By David Edwards — Richard Pollock knows a thing or two about street-trackers. Doing business as Mule Motorcycles out of a converted two-car garage in suburban San Diego, he’s built about 100 trackers to date, and shows no signs of slowing down. In fact, now that his full-time job as an aerospace fabricator has morphed into part-time consultancy, he has more time than ever to devote to two-wheelers, including doing R&D and prototyping for Streetmaster, a small Southern California speed house for new Triumph Bonnevilles.
Pollock’s bread and butter, though, are specials based on two powerplants: Harley-Davidson’s Evo Sportster V-twin and Yamaha’s venerable XS650, the so-called “Japanese Bonneville” and about as good an air-cooled parallel-twin as anybody has ever made. Mule’s latest build is an XS650 with a difference. Strictly speaking it’s not a street-tracker; there are touches of café-racer mixed in. Let’s call it, then, a “café-tracker.”
Another difference is that it was built to a price. The owner, an Australian, had a bottom line that was a good $10K below the usual $25,000 to $30,000 that Mule gets for a spokes-up, one-off creation. In retrospect, he should have said no to the budget build, but Pollock likes a challenge, so the Down Under XS was on.
A big chunk of change was saved by using a stock XS650 main frame rather than the heavily massaged, stressed-member unit Pollock usually employs for his Yamahas. Up front, conventional forks from a Buell M2 Cyclone were sourced inexpensively on eBay. Swingarm is from Yamaha’s mid-’80s Radian roadster. It conveniently bolts right up to the XS’s pivot area and is a nice upgrade from the spaghetti-thin stock arm.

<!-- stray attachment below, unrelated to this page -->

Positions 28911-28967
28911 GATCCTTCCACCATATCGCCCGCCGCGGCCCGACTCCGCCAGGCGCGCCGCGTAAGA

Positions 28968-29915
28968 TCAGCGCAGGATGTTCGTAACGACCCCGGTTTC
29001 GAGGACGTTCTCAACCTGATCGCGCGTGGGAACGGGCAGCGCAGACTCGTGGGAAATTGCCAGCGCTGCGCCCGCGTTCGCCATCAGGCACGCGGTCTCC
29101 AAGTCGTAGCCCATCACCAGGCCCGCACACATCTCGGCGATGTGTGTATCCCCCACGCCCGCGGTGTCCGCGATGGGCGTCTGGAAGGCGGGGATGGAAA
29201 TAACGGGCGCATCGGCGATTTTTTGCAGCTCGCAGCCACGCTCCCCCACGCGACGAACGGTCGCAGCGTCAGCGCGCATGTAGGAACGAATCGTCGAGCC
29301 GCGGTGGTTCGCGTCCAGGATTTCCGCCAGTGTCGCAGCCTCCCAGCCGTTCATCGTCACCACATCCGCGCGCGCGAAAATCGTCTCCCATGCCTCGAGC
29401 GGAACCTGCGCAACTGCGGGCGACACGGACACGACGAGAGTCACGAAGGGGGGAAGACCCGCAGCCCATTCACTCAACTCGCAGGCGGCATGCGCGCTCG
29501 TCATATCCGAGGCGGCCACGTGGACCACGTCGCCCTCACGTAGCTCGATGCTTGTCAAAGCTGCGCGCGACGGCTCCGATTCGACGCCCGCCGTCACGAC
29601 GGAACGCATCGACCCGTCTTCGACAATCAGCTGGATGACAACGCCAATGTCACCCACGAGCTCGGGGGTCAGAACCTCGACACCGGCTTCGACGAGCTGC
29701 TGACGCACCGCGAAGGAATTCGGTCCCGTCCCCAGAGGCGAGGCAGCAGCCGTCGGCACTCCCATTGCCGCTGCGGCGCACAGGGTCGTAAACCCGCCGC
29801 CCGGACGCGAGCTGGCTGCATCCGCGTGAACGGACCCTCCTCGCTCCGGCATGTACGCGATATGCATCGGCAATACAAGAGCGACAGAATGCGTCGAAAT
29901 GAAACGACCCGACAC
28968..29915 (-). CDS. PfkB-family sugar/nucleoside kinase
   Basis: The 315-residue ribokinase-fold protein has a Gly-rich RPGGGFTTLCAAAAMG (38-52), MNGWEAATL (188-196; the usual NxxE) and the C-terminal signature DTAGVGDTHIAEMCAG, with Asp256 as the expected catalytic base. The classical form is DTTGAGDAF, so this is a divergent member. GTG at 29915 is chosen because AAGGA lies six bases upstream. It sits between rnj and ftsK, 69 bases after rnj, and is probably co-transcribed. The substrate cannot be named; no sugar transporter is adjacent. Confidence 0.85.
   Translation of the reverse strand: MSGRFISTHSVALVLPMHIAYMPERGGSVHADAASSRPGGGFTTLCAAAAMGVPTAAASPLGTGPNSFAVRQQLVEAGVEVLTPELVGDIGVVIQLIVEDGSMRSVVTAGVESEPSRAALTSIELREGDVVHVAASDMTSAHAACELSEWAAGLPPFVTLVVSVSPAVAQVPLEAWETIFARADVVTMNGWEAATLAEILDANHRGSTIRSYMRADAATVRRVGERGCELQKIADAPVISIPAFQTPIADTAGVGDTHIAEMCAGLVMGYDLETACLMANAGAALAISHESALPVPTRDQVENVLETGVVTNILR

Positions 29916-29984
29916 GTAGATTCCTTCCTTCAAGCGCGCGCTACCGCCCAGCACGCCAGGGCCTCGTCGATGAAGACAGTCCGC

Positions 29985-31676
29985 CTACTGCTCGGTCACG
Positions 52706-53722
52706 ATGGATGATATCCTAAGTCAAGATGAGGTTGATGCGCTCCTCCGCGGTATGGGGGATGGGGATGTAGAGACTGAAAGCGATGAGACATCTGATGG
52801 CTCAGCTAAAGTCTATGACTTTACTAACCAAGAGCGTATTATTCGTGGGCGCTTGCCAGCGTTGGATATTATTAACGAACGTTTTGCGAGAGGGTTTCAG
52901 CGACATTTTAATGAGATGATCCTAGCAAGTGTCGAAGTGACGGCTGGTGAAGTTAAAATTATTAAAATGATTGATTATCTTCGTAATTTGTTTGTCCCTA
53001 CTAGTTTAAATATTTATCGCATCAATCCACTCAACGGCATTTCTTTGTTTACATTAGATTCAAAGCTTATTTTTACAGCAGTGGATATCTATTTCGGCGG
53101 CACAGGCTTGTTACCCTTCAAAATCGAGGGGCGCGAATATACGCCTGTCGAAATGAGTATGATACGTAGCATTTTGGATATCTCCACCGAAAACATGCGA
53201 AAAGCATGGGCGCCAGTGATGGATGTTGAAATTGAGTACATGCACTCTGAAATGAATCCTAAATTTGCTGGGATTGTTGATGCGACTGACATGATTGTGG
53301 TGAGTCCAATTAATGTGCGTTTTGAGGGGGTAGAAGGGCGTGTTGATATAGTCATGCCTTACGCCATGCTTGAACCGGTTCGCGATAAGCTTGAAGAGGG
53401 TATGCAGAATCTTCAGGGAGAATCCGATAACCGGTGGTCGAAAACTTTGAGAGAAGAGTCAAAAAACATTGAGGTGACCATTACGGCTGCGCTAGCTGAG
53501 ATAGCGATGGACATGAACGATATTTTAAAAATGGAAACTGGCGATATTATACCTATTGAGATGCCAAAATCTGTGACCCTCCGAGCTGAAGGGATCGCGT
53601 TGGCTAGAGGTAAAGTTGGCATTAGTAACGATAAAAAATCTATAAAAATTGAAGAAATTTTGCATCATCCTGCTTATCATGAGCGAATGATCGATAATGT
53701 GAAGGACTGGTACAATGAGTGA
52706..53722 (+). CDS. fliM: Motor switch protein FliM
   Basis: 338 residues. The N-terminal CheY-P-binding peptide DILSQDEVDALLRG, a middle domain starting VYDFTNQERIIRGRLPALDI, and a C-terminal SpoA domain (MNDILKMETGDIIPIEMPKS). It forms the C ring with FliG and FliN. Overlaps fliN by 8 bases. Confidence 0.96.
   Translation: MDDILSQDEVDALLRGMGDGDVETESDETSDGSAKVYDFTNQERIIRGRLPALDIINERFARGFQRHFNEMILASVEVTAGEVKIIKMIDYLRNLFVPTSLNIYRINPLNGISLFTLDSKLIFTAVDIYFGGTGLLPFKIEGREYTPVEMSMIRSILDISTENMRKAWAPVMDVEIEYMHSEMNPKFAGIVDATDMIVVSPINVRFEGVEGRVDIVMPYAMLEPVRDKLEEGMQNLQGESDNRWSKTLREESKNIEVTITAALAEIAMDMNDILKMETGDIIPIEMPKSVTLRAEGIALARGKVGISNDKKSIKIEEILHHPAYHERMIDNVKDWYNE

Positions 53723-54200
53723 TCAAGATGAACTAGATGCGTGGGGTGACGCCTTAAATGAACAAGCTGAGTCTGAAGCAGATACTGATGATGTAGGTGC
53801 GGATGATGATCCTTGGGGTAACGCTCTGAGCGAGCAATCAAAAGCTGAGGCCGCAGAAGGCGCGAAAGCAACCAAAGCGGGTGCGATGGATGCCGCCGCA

Helping to give the bike its unique hybrid style is an aluminum Storz café-style “bread loaf” fuel tank. Intended to fit a Sportster, the tank needed its tunnel heavily reworked to work with the XS frame’s differently angled backbone. Because the owner wasn’t enamored with the usual kicked-up flat-track tailsection, Pollock grafted on the rear frame loop from a Wood-Rotax with its minimalistic, tightly drawn bodywork. Both tank and tail, looking like they were destined to be together, are finished in a simple paint scheme, a pearl-white and maroon take on the old Yamaha racing colors. Artwork on the gas tank is the company’s classic tuning-fork logo as envisaged by Salvador Dali.
Punched out to 750cc, the mix-n-match XS is now on its way to Australia. This may have been Pollock’s first café-tracker, but given the bike’s undeniable good looks it probably won’t be his last.